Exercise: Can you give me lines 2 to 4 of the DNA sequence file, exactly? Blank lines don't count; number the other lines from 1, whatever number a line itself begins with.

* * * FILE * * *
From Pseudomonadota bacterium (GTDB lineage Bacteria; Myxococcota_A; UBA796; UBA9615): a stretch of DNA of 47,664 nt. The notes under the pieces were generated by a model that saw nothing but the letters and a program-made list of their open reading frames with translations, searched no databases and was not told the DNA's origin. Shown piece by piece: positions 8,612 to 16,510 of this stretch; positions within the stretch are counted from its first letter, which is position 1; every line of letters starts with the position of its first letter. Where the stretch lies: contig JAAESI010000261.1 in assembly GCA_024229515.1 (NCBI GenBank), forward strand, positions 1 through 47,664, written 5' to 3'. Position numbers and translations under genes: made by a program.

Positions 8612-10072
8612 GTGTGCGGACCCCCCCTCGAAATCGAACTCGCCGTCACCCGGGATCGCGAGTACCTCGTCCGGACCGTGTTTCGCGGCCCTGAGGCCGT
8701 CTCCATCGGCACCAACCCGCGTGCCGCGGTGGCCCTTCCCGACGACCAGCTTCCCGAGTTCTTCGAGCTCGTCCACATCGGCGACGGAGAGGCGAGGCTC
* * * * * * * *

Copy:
Positions 8612-10072
8612 GTGTGCGGACCCCCCCTCGAAATCGAACTCGCCGTCACCCGGGATCGCGAGTACCTCGTCCGGACCGTGTTTCGCGGCCCTGAGGCCGT
8701 CTCCATCGGCACCAACCCGCGTGCCGCGGTGGCCCTTCCCGACGACCAGCTTCCCGAGTTCTTCGAGCTCGTCCACATCGGCGACGGAGAGGCGAGGCTC